Give credit where due

Published On: August 20, 2019 01:30 AM NPT By: Gopal Thapa

Present day political leaders and self-declared intellectuals revel in demonizing King Mahendra as a dictator. Let’s not be so thankless to the King who created a foundation for us to stand on

It appears that not only politicians of post-90 era, but also a number of pseudo-intellectuals and writers have of late joined the bandwagon of condemning what they derogatively call Mahendra Raastrabaad (Mahendra’s nationalism). But their arguments seem more mundane and run-of-the-mill like. They seem more haunted by Mahendra’s nationalism and fail to provide any logic or justification on how his brand of nationalism harmed the country. Is it because he imposed his kind of a system in place of multiparty democracy?

Judge by performance

But look at how many good things King Mahendra did for the country. Turning complete blind eyes to his achievements, these so-called  highbrow intellectuals and writers, just like our failed political leaders,  believe rather that only a nationalism  moored in condemning the contributions of, among others,  Prithvi Narayan Shah,  Jung Bahadur Rana and late King Mahendra can be enduring for Nepal.  They lose sight of the fact that those national personalities have, in their own respective ways, contributed immensely to building, expanding, preserving and protecting Nepal’s territorial integrity and national independence, even in the face of formidable odds.

Real intellectuals and informed writers are those who provide balanced views and judgments.  They give credit where it is due even to their sworn enemies. 

Surely, founders of Nepali nation were men with flaws but they were certainly much taller than most of the present-day politicians if we measure them in terms of their deeds. We need to judge King Mahendra based on his contributions for the country in an impartial and objective manner.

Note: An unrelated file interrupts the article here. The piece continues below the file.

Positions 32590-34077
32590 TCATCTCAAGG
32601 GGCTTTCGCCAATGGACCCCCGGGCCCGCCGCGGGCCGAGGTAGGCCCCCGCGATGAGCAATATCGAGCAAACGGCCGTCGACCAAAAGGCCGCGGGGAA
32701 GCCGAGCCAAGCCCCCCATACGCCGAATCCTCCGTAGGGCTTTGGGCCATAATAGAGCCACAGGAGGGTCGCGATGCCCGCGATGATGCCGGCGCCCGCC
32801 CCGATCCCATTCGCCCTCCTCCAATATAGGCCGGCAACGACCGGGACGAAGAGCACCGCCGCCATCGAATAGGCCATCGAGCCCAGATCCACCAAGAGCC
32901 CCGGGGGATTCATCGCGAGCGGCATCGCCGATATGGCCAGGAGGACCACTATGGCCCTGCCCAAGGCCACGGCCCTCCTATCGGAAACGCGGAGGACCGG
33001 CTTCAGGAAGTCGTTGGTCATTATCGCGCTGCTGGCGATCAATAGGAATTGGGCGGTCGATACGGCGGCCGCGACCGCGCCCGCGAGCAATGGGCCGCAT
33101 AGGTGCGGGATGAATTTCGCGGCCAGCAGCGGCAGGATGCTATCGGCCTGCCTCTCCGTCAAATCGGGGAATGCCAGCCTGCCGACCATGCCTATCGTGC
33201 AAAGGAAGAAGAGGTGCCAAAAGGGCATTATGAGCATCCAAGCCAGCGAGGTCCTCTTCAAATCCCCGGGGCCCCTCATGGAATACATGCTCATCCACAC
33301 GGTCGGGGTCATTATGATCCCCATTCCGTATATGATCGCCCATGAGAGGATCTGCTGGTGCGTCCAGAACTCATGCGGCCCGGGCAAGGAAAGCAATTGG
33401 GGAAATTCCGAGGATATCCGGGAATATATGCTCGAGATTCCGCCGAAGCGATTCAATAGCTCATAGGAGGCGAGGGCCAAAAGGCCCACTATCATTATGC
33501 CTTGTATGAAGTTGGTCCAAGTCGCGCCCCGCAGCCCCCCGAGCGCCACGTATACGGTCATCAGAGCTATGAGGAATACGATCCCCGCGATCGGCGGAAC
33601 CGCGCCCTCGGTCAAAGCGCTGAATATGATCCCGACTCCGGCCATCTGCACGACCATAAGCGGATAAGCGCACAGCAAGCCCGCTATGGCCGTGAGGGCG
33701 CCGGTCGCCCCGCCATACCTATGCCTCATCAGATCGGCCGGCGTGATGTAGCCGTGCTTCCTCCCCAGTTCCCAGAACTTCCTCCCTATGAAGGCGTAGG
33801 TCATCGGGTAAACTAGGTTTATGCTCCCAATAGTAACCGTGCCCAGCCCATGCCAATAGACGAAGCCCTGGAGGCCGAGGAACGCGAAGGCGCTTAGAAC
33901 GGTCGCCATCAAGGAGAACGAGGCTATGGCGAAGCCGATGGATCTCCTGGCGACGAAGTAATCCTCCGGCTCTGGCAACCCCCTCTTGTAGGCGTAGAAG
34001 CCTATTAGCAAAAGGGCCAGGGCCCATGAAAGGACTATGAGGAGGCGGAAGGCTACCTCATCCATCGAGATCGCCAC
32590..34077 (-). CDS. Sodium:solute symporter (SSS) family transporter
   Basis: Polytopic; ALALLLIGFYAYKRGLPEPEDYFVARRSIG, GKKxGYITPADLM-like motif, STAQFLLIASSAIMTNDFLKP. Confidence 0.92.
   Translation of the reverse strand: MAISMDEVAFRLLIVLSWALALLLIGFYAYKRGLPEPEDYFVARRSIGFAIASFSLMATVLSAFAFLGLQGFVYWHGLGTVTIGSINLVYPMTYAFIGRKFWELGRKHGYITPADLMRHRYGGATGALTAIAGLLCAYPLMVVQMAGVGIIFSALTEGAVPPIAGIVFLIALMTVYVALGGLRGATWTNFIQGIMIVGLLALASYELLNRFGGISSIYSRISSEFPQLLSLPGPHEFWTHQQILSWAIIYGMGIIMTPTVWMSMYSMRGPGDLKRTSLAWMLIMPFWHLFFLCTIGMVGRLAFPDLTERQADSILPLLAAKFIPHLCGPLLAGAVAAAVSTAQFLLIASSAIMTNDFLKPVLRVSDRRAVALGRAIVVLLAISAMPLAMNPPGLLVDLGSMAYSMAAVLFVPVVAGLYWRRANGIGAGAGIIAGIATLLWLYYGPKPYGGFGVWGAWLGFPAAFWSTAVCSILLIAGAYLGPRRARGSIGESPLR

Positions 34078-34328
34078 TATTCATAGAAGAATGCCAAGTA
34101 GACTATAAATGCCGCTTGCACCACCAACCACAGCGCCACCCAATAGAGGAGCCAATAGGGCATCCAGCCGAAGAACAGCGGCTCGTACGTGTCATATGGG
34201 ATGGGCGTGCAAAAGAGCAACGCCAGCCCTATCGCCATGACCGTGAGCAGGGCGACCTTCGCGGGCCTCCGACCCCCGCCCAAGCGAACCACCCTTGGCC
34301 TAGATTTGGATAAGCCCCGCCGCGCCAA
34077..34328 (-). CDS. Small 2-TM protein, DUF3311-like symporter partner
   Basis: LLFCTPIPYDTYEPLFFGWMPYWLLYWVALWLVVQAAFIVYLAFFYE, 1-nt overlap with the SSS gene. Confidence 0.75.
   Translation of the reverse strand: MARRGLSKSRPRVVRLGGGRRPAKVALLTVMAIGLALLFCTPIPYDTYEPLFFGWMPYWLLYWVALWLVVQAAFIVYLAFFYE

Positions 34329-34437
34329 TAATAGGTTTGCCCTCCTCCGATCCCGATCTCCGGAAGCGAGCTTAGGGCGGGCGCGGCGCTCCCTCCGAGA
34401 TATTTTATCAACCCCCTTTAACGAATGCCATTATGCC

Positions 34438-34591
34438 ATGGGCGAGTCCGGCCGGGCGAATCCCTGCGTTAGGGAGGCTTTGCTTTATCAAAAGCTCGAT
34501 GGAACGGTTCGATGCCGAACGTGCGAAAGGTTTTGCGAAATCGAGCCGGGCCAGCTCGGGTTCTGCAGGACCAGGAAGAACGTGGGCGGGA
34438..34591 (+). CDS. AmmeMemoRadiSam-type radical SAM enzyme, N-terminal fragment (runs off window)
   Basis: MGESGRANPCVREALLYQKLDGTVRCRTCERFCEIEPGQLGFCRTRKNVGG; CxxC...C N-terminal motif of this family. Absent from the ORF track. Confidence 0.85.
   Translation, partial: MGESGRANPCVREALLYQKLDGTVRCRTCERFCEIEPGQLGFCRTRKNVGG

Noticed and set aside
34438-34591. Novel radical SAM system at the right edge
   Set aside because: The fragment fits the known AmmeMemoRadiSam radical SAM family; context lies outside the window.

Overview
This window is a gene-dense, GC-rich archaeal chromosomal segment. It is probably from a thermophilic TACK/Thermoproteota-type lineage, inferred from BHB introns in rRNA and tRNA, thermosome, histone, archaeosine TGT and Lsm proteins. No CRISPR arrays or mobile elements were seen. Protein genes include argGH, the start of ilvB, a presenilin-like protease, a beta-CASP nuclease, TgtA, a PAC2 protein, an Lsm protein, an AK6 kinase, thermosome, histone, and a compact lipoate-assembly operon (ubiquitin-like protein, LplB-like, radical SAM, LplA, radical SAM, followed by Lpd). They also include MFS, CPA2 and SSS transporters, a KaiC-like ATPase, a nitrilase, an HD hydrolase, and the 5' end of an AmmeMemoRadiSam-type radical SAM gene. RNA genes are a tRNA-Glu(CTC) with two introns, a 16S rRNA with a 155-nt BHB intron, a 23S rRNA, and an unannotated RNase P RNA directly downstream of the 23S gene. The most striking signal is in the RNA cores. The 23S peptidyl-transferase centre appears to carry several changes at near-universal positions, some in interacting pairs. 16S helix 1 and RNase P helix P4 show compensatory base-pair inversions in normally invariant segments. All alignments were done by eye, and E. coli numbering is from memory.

Men of merits 

When I read about BP Koirala and King Mahendra, I often wonder what the socio-economic profile of the country would have been like, if only those two great visionary leaders were to work together. BP was undoubtedly an acclaimed intellectual, renowned internationalist and a democrat. Besides being an impeccable democrat, he was an idealist, a visionary, a thinker and philosopher.  His thoughts and visions were far ahead of his times. He was more of a political dreamer.  But King Mahendra was also, without a shadow of doubt, a remarkable monarch, in his own rights. Perhaps he was not as talented as BP but unlike BP, he was very tactful. Because BP was talented, his thoughts emanated from his heart. Mahendra, tactful as he was, listened to the dictates of his mind. Most often tactful, more than talented, leaders have been successful in politics. When historians and political analysts evaluate and assess these two great persons they should never shy from giving credit, where it is due, to both of them. For enlightened and informed people are those who always make efforts to give credit, where it is due, even to their formidable foes.